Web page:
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In 2019, there were over 100 million Mac users worldwide.
Now, it’s 2020 and that number has only gone up.
Whether you just got a new Macbook, or are preparing for the future, this guide can help you learn how to use a Mac.
Read on for all the tips and tricks you’ll need to make learning to use a Mac as easy as possible.
Setting It Up
Plug any essential external devices in (mouse or trackpad, your external keyboard, headphones, etc.) before you even turn the device on.
Next, turn the computer on and connect to the internet.
The setup assistant will ask you questions and prompt you to sign in to iCloud if you have an account. Apple suggests allowing the device to activate FileVault, iCloud Keychain, and Find My Mac.
FileVault simply makes sure any user has to enter a password when they log in. iCloud Keychain is Apple’s password management system and can be used across all your Apple devices. Find My Mac does exactly that. Keeps track of your Mac.
You’ll be asked to set up your user account, and then everything is set! Apple, however, also suggests checking for software updates as part of the setup process.
Migrating from Windows
If you’re transitioning from a Windows device, there are a few things you need to know.
The keyboard is different. The “control” key no longer exists here. It’s “command.”
Instead of clicking on the red “X” to shut an app down, you’ll need to press Command + Q. The red “X” is equivalent to the home button on an iPhone. It closes the app but does not shut it down.
Another thing, there’s no cut option on Mac. Instead, you must copy any info you’d like to paste somewhere else. Pressing Command + Option + V on the keyboard will then paste that info into its new place, but delete it from the previous.
Spotlight is equivalent to the search bar feature your Windows computer had.
Mission Control is a handy feature. Similar to Windows, swiping left and right with three fingers on the trackpad lets you switch between different windows.
Once you have the keyboard down on your Mac, it’s time to convert the files from your Windows PC using the Windows Migration Assistant.
The Migration Assistant works with Windows 7 or later. You must uninstall OneDrive on your PC if it’s in use, but don’t worry. It can be reinstalled after you’re done migrating any files.
You can use the Migration Assistant to transfer emails, contacts, calendars, Outlook, pictures, Windows Mail, bookmarks, iTunes, system settings, and more.
To begin, make sure you have the assistant that is compatible with your version of macOS. Make sure all Windows apps are closed and then start up the Migration Assistant on your PC. Start it up on your Mac as well.
Follow the prompts and make sure you select “From a Windows PC” when asked where you want to transfer files from.
A passcode appears on both devices. Once this happens, click “Continue.” Once that’s done, your Mac creates a list of files from your PC. Select the ones you’d like to transfer, and the Mac does the rest for you.
If you’re already a Mac user, you may have run into QuickTime Player’s media limitations already. If you’re new to Mac, it will happen soon.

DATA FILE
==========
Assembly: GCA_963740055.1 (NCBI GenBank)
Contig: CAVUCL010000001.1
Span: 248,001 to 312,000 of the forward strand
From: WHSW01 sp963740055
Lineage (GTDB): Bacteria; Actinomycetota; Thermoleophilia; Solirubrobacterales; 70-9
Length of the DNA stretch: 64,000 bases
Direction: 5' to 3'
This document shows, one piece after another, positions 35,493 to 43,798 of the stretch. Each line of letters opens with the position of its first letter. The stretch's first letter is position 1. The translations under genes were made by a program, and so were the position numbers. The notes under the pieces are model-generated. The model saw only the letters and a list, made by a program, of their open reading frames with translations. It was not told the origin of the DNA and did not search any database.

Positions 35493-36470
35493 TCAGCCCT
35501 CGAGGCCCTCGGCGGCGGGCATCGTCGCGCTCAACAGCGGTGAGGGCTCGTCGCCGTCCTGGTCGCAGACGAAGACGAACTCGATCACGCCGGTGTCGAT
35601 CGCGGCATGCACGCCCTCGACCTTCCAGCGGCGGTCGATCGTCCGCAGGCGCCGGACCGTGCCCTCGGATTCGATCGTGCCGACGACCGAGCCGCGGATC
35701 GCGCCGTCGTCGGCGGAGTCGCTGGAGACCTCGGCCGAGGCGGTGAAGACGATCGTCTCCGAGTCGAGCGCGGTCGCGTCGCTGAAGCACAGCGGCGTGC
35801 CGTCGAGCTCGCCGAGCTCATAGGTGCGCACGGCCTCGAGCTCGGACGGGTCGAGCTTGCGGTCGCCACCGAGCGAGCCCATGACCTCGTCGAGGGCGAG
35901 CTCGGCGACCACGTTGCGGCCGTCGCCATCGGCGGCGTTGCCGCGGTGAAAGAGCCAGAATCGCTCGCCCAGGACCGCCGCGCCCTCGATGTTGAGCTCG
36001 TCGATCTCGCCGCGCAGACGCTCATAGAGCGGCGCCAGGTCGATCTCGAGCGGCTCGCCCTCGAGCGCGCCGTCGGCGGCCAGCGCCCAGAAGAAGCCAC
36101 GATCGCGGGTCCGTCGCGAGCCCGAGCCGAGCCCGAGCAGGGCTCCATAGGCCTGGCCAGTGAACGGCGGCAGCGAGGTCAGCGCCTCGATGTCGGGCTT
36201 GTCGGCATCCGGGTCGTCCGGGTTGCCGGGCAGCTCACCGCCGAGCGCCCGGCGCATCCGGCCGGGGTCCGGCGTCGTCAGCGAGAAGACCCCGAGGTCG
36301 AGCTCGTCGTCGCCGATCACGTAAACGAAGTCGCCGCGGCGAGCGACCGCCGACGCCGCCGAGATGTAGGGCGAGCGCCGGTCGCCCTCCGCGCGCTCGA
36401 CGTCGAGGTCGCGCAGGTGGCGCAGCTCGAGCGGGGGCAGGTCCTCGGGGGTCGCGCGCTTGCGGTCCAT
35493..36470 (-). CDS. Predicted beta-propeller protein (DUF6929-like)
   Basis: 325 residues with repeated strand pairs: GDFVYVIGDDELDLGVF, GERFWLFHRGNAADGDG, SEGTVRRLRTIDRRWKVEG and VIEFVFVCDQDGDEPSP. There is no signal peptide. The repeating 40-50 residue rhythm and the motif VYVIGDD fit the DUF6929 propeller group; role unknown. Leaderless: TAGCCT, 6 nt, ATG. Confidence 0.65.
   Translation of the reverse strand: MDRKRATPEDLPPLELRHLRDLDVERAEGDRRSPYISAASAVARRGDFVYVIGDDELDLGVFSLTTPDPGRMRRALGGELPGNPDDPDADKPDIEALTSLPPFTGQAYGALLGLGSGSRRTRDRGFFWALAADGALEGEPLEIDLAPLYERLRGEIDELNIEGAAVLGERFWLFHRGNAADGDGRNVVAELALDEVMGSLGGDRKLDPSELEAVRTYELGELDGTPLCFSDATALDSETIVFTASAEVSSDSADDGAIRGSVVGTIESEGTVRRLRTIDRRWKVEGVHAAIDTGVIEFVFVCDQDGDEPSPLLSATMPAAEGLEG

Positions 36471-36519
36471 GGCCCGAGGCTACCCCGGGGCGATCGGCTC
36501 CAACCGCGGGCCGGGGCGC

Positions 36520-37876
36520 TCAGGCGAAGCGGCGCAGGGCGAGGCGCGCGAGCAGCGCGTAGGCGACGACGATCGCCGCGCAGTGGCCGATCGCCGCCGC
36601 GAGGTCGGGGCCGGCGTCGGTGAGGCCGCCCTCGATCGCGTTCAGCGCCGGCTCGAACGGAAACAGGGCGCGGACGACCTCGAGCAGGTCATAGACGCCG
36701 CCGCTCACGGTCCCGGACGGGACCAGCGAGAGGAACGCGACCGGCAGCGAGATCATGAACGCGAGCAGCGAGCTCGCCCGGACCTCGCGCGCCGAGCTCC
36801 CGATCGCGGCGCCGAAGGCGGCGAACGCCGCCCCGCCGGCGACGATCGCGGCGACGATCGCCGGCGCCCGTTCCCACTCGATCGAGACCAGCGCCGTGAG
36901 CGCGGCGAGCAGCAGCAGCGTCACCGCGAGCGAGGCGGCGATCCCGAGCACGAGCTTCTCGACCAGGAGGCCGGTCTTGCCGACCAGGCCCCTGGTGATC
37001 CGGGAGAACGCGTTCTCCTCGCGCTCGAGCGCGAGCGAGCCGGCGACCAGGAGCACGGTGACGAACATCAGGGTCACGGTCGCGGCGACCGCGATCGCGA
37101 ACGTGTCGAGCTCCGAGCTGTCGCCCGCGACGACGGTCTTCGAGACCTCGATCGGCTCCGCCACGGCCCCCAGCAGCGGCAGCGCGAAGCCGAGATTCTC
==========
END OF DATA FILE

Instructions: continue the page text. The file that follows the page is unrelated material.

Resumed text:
A file type you need to play may not be supported, so you need an app to turn too.
VLC Media Player is a good option, but here are the best alternatives to VLC Media Player.
Elmedia Player builds upon VLC’s media-playing capabilities with a built-in streaming service. You can use it to download YouTube onto your Mac or add its web extension that bypasses ads when you’re watching videos.
You can even download audio files onto it.
Movist Pro, however, allows you to configure video files to best suit your device. You can stream in 4K or even change the color mapping in a file to allow it to reach its full potential—and best quality—right from your browser (Yes, there is even a browser extension).
Keyboard Shortcuts for Learning to Use a Mac
Basic keyboard shortcuts like Command + B to make typeface bold, or Command + I to add italics stay the same between Mac and Windows. Command + C copies text and Command + V will paste it.
Command + F will find certain text in an open window. Command + Spacebar will open Spotlight on your Mac and allow you to search the entire device.
To open the AirDrop window, press Command + Shift + R. Press Option + Command + D to open or hide the Dock.
If you want access to emojis and other symbols, you’ll have to access the Character Viewer. To do this press Control + Command + Space Bar.
To take a screenshot or make a screen recording, press Shift + Command + 5 on macOS Mojave or later. Otherwise, Shift + Command + 3 or Shift + Command + 4 achieves the same thing.
For Windows converts, Control + Alt + Delete is no longer an option. Instead, Control + Command + Q will immediately lock your screen.
Shift + Command + Q logs you out of your user account after asking for confirmation. If you don’t want to be asked for confirmation, press Option + Shift + Command + Q.
To force a Mac to restart, you can press Control + Command + Power button. Be careful with this. You won’t be asked to save any unsaved data or documents.
Bottom line, macOS differs from Windows, or really any other software on the market. Learning to use a Mac can take some getting used to, but the end result is gratifying.
Apple products are clean-cut and highly sought after. People either love them or they don’t. Where do you fall?
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